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Photo: N/A, License: N/A, Created: 2018:11:16 12:09:15

JULIE JEFFERY MANWARREN FILE PHOTO / ABINGTON SUBURBAN Abington Heights students practiced for ‘A Christmas Carol,’ with guidance from musical director, Dana Cerminaro.

Photo: N/A, License: N/A, Created: 2018:10:18 20:19:29

JASON FARMER FILE PHOTO / ABINGTON SUBURBAN Annette Macey took over the barber’s chair inside 413 S. State St., formerly home of Ralph’s Barber Shop.

As we enter 2019 and look back on the past year, there is much to be thankful for and much to remember.

As I mentioned here last week, it may sometimes seem like not much happens in a small community like the Abingtons, but 2018 was full of both joy and sorrow.

There is so much to remember, I couldn’t fit my full year in review piece in one edition. So, last week’s piece started in January and brought us through the first half of the year, and this week’s picks up in July, concluding with December.

July

Dobby the Skinny Pig was arguably one of the cutest faces published in the Suburban for the year.

The Waverly Community House’s Instagram star and children’s program pet was featured on the front page on July 5.

“Skinny pigs are a mostly hairless variety of guinea pig and Dobby — named for a house-elf from the Harry Potter series — is about a year and a half old,” explained the article. “He has lived at the Comm in the After School program area for most of his life, delighting students and staffers alike.”

Some other highlights of the month included the Rotary Club of the Abingtons’ annual fireworks event, Abington National’s District 17 Little League baseball championship win and the Abington Business and Professional Association’s downtown SummitFest event.

August

August brought with it Our Lady of the Snows Parish’s Annual Country Bazaar at St. Benedict’s Church, The Waverly Community House’s Camp Create and the Lackawanna State Park’s Bio Blitz event, just to name a few.

At the Bio Blitz, scientists and other volunteers gathered to identify insects, plants, birds and other wildlife.

“I was doing research at Fullers Overlook Farms in Waverly and someone there told me about the Bio Blitz,” said Margaret Rose Pasamen, a senior Conservation Biology major at SUNY College of Environmental Science and Forestry, in a story published in the Aug. 30 edition of the Suburban. “The Bio Blitz is interesting and a nice way to end the summer.”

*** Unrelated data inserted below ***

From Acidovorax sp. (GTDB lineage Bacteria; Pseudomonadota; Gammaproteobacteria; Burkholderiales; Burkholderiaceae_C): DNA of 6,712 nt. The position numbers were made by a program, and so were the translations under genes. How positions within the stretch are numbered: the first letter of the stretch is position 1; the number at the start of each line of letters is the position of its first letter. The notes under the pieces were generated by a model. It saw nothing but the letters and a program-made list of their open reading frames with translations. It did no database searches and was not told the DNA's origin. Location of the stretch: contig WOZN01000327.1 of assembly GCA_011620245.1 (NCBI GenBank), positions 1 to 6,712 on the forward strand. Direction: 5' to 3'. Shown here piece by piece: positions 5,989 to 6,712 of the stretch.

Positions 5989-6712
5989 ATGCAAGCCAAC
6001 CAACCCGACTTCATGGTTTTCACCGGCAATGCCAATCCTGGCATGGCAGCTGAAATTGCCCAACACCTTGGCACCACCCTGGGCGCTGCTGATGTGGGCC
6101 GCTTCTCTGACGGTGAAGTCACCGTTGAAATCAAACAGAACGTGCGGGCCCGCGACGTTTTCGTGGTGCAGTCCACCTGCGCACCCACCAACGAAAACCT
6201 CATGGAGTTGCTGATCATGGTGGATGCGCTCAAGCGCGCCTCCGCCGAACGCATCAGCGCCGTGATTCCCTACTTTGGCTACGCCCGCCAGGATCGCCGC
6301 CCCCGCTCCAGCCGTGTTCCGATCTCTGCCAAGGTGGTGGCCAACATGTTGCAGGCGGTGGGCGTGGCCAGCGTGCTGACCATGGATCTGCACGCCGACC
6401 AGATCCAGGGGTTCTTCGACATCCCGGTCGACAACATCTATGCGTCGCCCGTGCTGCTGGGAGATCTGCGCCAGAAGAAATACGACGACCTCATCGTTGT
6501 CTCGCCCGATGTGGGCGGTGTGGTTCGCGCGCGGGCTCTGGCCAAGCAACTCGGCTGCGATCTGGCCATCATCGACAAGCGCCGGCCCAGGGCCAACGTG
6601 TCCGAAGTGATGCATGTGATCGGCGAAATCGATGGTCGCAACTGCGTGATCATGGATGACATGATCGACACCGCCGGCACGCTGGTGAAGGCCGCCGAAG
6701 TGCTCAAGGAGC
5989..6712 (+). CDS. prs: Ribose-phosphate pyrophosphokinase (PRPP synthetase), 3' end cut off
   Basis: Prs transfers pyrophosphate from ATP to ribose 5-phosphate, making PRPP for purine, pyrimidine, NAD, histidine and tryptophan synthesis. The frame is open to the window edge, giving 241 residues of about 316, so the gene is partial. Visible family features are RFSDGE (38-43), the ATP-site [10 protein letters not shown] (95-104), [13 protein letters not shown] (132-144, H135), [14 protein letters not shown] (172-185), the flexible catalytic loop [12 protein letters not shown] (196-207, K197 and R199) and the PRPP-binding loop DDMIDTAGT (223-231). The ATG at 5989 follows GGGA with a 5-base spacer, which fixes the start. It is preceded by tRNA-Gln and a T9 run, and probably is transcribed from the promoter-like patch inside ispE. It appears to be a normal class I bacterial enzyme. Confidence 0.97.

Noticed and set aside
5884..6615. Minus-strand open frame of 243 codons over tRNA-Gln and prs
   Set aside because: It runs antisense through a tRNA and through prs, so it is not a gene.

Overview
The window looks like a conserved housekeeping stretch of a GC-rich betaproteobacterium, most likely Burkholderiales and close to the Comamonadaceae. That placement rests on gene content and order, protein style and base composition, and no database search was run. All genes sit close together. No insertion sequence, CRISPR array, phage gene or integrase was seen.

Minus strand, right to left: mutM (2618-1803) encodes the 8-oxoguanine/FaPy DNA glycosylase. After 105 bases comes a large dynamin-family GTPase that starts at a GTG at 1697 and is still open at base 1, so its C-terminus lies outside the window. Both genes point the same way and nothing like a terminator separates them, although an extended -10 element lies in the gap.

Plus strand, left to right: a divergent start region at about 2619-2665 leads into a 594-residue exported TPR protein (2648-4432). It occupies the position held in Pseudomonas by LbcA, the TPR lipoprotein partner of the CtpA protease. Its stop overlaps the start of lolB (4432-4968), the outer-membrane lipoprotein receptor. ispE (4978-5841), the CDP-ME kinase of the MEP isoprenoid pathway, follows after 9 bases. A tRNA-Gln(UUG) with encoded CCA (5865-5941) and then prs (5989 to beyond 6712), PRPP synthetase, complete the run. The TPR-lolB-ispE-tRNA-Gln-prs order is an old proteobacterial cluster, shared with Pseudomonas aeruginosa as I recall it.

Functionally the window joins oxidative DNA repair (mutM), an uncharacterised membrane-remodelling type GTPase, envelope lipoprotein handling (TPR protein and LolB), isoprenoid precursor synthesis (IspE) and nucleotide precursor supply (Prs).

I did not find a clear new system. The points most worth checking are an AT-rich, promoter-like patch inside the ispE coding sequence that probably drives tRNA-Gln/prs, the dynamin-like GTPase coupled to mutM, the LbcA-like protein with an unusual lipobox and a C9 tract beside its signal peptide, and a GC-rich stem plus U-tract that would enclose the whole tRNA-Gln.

September

September was a month full of excitement in the Abingtons.

Abington Heights Middle School student Liam Fenton performed with his band Brotality at Bethel Woods. The Rotary Club of the Abingtons held its annual Taste of the Abingtons fundraiser. People flocked to the Dalton Fire Company’s carnival grounds for the company’s 53rd annual horse show.

October

The Abington Community Library hosted an X-ray art display featuring works by Dr. Sue Summerton, a radiologist.

“Summerton finds letters and shapes in the CT scans, X-rays and ultrasounds of her work and then uses the figures to craft her art,” explained a front page story published in the Oct. 11 Suburban.

“Summerton never intended to become an artist. The original inspiration for her art lies in a poster she used to keep in her living room, one that depicted the alphabet spelled in patterns gleaned from photos of the wings of butterflies. She likened seeing shapes and letters in the images she took at work to someone seeing shapes in clouds.”

Annette Macey opened a new barber shop in the space formerly occupied by Ralph’s Hair Styling and Barber Shop in Clarks Summit. She offers the same razor cut method of the former barber.

November

The Waverly Community House held its annual Holiday House Tour.

Elan Gardens honored local veterans with its annual Veterans Day celebration.

Local business owners, artisans and shoppers participating in a Shop Local Holiday Market.

A duplicate bridge group moved in to a storefront near Gerrity’s in Clarks Summit.

And a highlight of both November and December, the Abington Heights High School’s musical production of “A Christmas Carol” impressed audiences young and old.

December

A Christmas concert at the Church of Saint Gregory in Clarks Green, the release of Abington Heights graduate Lily Mao’s debut album “Run to Madness,” The Abington Heights Education Association’s craft fair, the Waverly Community House’s Artisans’ Market, the Clarks Summit Fire Company’s cookie walk and the Live Nativity of the Abingtons were just a few of the newsworthy highlights of this month.

I’m excited to see what 2019 brings.

Happy New Year.

CONTACT THE WRITER:

ebaumeister@timesshamrock.com; 570-348-9100, ext. 3492